U.S. Currency: Treasury's Plans to Study Genuine and Counterfeit U.S.
Currency Abroad (Letter Report, 04/11/97, GAO/NSIAD-97-104).

Pursuant to a congressional request, GAO reviewed the Secretary of the
Treasury's audit plan on the uses and counterfeiting of U.S. currency in
foreign countries, focusing on whether the plan will enable the
Secretary of the Treasury to: (1) study the use of U.S. currency in
foreign countries; (2) study the holding of U.S. currency in foreign
countries; and (3) develop useful estimates of the amount of counterfeit
U.S. currency that circulates outside the United States each year.

GAO noted that: (1) the Secretary of the Treasury's submitted plan does
not demonstrate how it will enable the Treasury to meet the audit plan
objectives required under the Antiterrorism and Effective Death Penalty
Act of 1996; (2) the plan does not clearly state the audit's objectives
or the methodologies to achieve those objectives; (3) although the
Treasury's plan identifies some elements of a methodology that could be
employed to study the use of genuine U.S. currency abroad, it does not
explain how the Treasury intends to analyze the information that might
be collected; (4) the plan does not define the methodologies the
Treasury expects to use to study the holding of genuine U.S. currency
abroad and to develop estimates of counterfeit U.S. currency abroad; (5)
the Treasury official responsible for developing the plan stated that
the audit objectives of the plan are the same as those stated in the
act; (6) he acknowledged that the plan does not fully address the
methods for achieving the objectives; (7) this official and Federal
Reserve officials said that the information obtained on genuine currency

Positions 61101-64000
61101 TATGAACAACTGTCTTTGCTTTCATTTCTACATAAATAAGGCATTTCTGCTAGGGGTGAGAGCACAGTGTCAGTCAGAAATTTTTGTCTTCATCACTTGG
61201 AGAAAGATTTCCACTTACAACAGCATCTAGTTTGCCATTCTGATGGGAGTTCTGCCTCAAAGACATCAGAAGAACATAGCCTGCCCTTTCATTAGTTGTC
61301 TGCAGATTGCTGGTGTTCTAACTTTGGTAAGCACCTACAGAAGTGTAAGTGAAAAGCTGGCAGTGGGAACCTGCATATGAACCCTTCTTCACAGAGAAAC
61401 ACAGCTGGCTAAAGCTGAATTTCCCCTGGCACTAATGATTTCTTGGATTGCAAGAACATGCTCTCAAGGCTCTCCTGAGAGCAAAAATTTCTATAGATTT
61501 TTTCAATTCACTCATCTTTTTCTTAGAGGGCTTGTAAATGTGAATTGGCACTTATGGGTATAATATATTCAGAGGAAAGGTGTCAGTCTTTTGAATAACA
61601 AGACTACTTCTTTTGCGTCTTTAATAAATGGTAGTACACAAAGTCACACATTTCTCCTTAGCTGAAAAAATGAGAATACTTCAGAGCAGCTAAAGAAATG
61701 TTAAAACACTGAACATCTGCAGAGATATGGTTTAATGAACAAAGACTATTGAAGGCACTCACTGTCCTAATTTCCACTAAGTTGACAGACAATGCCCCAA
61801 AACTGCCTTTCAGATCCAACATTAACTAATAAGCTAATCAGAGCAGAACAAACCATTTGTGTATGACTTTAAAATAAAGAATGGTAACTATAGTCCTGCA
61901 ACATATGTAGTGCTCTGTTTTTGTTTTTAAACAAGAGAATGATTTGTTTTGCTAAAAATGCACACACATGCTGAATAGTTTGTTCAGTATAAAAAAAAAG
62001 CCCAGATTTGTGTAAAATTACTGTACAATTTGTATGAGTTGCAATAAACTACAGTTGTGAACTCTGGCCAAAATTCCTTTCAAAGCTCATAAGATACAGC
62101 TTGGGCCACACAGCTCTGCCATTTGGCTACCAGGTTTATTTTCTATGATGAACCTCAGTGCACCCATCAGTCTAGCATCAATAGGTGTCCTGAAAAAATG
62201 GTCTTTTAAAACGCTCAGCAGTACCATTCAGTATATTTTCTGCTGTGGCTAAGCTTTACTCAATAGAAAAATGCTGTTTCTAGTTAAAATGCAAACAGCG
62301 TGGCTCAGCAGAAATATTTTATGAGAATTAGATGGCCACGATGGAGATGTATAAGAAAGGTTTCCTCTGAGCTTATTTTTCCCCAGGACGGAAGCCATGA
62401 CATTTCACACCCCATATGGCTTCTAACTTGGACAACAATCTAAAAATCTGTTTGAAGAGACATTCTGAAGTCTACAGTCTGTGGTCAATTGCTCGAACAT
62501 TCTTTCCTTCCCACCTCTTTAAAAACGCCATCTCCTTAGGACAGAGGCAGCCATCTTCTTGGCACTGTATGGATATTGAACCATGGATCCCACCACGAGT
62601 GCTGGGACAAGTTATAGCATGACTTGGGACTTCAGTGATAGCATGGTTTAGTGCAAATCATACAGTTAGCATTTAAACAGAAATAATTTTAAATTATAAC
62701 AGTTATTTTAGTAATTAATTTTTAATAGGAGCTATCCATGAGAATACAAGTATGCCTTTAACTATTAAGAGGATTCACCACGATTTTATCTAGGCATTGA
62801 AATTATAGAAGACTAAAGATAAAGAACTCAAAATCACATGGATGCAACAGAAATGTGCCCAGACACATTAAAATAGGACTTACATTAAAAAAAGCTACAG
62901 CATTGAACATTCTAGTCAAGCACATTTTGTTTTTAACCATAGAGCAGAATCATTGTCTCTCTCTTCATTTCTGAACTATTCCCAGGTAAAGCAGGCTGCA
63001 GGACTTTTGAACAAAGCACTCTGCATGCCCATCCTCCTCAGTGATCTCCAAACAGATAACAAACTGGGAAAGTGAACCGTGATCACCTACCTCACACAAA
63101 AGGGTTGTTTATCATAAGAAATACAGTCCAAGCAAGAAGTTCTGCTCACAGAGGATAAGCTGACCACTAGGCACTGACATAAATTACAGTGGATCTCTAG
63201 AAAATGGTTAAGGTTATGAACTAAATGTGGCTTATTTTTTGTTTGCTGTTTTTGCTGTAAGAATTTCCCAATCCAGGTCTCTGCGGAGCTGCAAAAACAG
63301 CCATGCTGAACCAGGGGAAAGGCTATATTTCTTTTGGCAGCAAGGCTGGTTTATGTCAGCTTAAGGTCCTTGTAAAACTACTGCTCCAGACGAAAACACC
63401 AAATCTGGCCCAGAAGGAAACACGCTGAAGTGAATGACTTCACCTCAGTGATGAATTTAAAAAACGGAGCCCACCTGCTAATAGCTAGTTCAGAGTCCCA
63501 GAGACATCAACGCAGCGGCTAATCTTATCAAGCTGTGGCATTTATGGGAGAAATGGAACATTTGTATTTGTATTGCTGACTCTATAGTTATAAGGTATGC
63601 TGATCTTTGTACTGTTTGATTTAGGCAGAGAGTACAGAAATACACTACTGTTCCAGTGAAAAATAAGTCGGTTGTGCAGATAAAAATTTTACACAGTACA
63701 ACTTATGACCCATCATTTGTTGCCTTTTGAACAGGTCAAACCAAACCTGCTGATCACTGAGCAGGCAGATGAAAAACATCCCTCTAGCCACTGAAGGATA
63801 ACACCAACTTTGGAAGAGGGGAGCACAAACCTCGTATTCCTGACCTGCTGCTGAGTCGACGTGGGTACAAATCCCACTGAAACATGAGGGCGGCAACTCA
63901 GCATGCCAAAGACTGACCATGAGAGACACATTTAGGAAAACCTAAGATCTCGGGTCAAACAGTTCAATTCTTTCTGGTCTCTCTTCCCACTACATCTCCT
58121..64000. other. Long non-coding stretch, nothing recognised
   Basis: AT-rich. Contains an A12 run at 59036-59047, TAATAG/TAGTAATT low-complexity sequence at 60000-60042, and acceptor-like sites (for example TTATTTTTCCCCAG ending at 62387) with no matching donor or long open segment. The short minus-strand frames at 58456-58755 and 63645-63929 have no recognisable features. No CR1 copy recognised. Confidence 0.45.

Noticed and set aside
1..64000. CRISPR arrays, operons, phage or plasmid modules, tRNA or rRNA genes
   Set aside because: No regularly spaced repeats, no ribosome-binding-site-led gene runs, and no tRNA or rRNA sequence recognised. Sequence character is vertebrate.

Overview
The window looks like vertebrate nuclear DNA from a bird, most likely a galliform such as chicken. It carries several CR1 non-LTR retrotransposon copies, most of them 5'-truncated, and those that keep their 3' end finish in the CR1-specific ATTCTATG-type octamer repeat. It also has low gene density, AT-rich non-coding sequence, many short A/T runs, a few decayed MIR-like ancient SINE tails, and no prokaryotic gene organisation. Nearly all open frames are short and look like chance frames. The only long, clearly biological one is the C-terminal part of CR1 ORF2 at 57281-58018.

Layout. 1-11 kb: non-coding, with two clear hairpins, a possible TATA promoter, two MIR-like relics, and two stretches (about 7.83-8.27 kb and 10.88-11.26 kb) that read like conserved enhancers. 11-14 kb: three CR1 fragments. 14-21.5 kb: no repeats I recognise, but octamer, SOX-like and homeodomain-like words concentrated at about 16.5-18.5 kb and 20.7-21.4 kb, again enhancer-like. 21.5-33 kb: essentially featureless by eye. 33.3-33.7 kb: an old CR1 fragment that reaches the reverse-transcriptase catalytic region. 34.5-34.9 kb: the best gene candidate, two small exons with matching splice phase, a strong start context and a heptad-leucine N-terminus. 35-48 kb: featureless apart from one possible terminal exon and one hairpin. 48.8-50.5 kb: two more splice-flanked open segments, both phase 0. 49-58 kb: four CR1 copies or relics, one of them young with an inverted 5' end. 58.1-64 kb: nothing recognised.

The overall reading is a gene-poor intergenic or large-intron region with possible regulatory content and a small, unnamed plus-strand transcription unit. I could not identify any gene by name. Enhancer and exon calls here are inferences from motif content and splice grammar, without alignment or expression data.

usage will be used to describe U.S. currency flows and will be reviewed
to determine whether any of the information conflicts with their
assumptions about the usage of genuine U.S. currency abroad; (8) the
Treasury official stated that the Treasury intends to use a recently
published Federal Reserve methodology to develop an estimate of the
total holdings of genuine U.S. currency abroad; (9) the official also
told GAO the Treasury would rely on an existing Federal Reserve
methodology to develop rough estimates or ranges of estimates of
counterfeit U.S. currency circulating outside the United States each
year; (10) after GAO outlined its concerns about the submitted audit
plan to Treasury and Federal Reserve officials, the Treasury official
responsible for the plan told GAO that the Treasury, with the assistance
of the Federal Reserve, planned to submit a written addendum to Congress
explaining the Treasury's proposed methodologies in more detail, with
the caveat that these methodologies may change based on information
obtained abroad during the course of the audits; and (11) the Treasury
official also indicated that the addendum would explain the assumptions
the Treasury made and discuss the limitations associated with these
estimates.

--------------------------- Indexing Terms -----------------------------

 REPORTNUM:  NSIAD-97-104
     TITLE:  U.S. Currency: Treasury's Plans to Study Genuine and 
             Counterfeit U.S. Currency Abroad
      DATE:  04/11/97
   SUBJECT:  Currency and coinage
             Audits
             International economic relations
             Evaluation methods
             Interagency relations
             Crimes or offenses
             Forgery
             Money supply
             Foreign governments
IDENTIFIER:  Treasury International Currency Awareness Program
             
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Cover
================================================================ COVER


Report to Congressional Requesters

April 1997

U.S.  CURRENCY - TREASURY'S PLANS
TO STUDY GENUINE AND COUNTERFEIT
U.S.  CURRENCY ABROAD

GAO/NSIAD-97-104

U.S.  Currency

(711198)


Abbreviations
=============================================================== ABBREV


Letter
=============================================================== LETTER


B-276332

April 11, 1997

The Honorable Spencer Bachus
The Honorable John M.  Spratt, Jr.
House of Representatives

Currencies are susceptible to counterfeiting, but the stability and
worldwide acceptance of the U.S.  currency, in particular, have made
it a target for international counterfeiters.  Although
counterfeiters may engage in this activity for direct economic gain,
counterfeiting is sometimes linked with other more nefarious criminal
endeavors, such as drug trafficking, arms dealing, and alleged